Repeat water line breaks on La Jolla street raise concerns about infrastructure

Did you know?

■ Replacement of 11,676 feet of water main in downtown La Jolla is expected to begin in January at a cost of $4.5 million. It will include sections of Coast Blvd., Prospect St., Ivanhoe Ave. and Exchange Place.

Water Emergency Hotline

■ (619) 515-3525

■ Open 24/7 for reporting water emergencies such as water main breaks, service leaks, valve leaks, hydrant knockovers, high line leaks, and pressure problems.

■ This hotline takes calls and dispatches crews to investigate and/or fix problems.

By Pat Sherman

The city began emergency replacement of 1,500 feet of underground water line on Country Club Drive this week, following three breaks in the past 30 days, the most recent of which, on Nov. 2, sent water gushing down the street, flooding a home in the 7100 block of Country Club Drive.

According to Stan Medina, deputy director of San Diego’s Public Utilities Department, the city paid the owner of the home $400,000 in damages after a previous water main break in the same section of Country Club Drive flooded the home in 2010.

The city’s risk management department and other city officials are working with the owner and his insurance company to negotiate reimbursement for the current flood damage.

“As a precaution to prevent further main breaks, we’re replacing 1,500 feet … going beyond (the problem area) in each direction quite a bit just to make sure that we don’t go in there and replace 300 feet, and then on the 400th foot we have another blowout and the guy gets flooded out again,” Medina said. “From what we’ve investigated and determined, the city is liable for

damages to their property. We want to reimburse them fully. We don’t want them to take us to court and sue us for additional money.”

Medina said there have actually been five breaks in the past five years to the water line beneath Country Club Drive, which is comprised of a concrete and asbestos material called Transite — the industry standard when the line was installed in 1953 (today’s lines are made of high-strength PVC pipe).

Though Medina said the reason for the water main breaks on Country Club is still being investigated, they have each occurred at joints where sections of pipe connect — about every 13 feet, he said.

Because of the street’s curvature, installation of the pipes was designed to follow the contour of Country Club Drive, and the joints had to be deflected.

“Based on my experience and knowledge, the stress on the joints is just not holding out anymore,” Medina said, noting that high water pressure has been ruled out as a factor in the breaks.

When joints fail, they are completely removed, and about two feet of pipe is cut from both sides of the break, and new pipe spliced in with couplings, he said.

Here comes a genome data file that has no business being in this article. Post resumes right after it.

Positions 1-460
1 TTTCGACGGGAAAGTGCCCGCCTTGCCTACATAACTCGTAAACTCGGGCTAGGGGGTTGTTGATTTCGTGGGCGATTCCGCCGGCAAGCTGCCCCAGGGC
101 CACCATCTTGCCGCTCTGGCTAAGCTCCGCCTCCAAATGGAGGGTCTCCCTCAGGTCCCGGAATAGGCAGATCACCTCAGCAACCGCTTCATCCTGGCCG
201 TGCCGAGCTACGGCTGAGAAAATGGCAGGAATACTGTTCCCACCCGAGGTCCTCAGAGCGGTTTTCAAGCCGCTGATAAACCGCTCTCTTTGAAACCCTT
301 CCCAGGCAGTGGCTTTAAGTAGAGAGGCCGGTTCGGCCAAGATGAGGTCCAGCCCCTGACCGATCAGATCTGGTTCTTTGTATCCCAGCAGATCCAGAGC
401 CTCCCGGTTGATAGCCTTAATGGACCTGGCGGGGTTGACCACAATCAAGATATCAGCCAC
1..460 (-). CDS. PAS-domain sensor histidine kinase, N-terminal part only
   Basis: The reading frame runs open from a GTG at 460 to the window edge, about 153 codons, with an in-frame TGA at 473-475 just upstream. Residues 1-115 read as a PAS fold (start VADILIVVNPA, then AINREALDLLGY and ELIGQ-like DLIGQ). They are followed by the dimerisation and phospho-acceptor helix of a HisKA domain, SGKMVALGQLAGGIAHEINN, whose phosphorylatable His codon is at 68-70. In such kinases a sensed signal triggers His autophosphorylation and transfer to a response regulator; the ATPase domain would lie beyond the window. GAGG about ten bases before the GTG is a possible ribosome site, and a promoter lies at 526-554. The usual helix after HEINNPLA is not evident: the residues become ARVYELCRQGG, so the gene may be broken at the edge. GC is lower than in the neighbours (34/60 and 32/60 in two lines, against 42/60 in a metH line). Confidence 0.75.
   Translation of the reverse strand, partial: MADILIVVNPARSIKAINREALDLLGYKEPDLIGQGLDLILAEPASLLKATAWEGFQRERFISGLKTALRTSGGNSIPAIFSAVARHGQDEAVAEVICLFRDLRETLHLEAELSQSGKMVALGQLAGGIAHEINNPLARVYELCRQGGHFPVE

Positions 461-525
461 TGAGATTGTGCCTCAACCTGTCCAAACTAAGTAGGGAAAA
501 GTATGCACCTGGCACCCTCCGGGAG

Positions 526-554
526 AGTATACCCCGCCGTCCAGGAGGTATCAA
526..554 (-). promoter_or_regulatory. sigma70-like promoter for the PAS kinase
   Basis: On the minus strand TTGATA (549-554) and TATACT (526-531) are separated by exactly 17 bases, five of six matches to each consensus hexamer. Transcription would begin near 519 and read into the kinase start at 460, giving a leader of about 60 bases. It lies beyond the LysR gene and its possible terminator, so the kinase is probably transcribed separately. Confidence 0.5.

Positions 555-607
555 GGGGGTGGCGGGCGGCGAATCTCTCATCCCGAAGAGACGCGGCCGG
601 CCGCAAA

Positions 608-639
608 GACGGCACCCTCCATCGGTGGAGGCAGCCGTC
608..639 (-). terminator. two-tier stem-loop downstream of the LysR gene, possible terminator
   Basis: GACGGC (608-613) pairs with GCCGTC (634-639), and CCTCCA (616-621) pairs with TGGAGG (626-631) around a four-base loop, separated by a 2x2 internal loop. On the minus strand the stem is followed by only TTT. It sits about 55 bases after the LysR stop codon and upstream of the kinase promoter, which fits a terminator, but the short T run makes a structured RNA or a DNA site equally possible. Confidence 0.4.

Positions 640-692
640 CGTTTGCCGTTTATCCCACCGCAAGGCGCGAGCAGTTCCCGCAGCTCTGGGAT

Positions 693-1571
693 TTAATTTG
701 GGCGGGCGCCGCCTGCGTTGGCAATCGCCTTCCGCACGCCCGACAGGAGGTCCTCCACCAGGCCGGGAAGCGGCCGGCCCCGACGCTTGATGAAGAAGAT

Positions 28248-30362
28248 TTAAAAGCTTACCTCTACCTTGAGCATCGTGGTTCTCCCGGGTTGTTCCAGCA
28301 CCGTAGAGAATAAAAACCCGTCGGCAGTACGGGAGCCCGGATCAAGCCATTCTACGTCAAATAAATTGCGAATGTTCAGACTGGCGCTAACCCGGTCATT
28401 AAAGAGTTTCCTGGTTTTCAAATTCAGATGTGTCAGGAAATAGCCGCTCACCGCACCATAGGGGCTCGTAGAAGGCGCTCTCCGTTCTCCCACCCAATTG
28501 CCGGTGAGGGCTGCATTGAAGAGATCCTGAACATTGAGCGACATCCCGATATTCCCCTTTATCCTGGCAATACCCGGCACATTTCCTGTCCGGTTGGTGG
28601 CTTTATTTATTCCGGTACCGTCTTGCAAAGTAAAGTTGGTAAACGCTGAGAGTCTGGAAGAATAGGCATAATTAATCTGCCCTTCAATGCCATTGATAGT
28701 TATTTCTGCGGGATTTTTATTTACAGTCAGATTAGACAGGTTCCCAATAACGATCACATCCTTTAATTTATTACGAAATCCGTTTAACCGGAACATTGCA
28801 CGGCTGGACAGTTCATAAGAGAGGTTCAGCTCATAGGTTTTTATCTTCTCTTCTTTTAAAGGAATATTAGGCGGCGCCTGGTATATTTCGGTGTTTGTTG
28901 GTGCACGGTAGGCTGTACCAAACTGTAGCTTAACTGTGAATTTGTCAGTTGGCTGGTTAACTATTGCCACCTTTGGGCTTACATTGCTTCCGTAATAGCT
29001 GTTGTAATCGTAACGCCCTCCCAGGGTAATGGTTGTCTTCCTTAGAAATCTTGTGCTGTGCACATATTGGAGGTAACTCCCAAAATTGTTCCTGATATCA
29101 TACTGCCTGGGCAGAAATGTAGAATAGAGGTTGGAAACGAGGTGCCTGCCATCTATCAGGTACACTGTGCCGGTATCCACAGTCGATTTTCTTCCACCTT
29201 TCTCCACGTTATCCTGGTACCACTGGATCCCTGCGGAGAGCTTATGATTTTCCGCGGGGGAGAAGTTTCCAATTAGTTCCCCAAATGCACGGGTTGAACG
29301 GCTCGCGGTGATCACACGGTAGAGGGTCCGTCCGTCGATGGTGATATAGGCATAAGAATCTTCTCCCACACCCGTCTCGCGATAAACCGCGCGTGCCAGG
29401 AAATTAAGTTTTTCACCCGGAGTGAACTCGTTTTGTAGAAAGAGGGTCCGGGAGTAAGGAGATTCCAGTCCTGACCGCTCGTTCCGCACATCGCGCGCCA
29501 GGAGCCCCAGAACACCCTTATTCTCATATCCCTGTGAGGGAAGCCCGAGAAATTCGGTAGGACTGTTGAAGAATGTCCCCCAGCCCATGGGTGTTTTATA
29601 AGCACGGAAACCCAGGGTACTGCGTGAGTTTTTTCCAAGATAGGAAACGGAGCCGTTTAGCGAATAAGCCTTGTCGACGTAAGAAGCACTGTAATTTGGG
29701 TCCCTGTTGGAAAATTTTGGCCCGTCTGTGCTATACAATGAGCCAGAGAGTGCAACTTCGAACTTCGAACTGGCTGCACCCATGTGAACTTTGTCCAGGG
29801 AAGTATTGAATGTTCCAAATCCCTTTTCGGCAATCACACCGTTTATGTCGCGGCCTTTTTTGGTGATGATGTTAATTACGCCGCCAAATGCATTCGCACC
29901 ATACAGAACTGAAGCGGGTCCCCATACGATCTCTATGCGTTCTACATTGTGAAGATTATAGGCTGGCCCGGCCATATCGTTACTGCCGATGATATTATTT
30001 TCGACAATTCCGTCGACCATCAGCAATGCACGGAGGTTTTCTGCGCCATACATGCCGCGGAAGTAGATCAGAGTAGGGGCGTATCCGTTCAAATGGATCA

“This is probably one of the first projects that we’ve ever taken on as an emergency replacement because of consistency of joint blowouts,” Medina said.

At a breaking point

Though the frequency of breaks on Country Club seems to be an anomaly, an increasing amount of breaks, sinkholes, flooding and subsequent repairs are something residents should expect — unless the city can get ahead of its aging infrastructure and replace it in time.

Medina says the city is trying to do that through its capital improvement projects program. Replacement of approximately 11,676 linear feet of water main in downtown La Jolla is expected to begin in January of 2014, including sections of Coast Boulevard, Prospect Street, Ivanhoe Avenue and Exchange Place. The project has an estimated cost of $4.5 million.

The city is currently in the midst of a major push to replace what remains of its original cast iron water mains, some more than 100 years old, Medina said. The lines should be replaced by 2017.

Of 553 water main breaks that occurred in San Diego between 2008 and 2012, the majority occurred in cast iron lines installed in older communities like La Jolla, public utilities spokesperson Arian Collins said.

Citywide, there are still 84 miles of cast iron water distribution lines (those beneath city and residential streets), including 3.9 miles of cast iron distribution lines in La Jolla (or about 13.65 percent of La Jolla’s water lines).

In addition, citywide there are still 70 miles of cast iron transmission lines (which transport water between pumping stations and communities), and another mile of cast iron transmission line in La Jolla.

The city is also seeing an increasing number of breaks in concrete mains such as the one on Country Club Drive — most originally installed by developers, Collins said.

Medina said replacement of pipes depends on available funding and need.

“The engineers look at the age of the pipe, its condition, assessments and the history of a certain pipeline,” he said.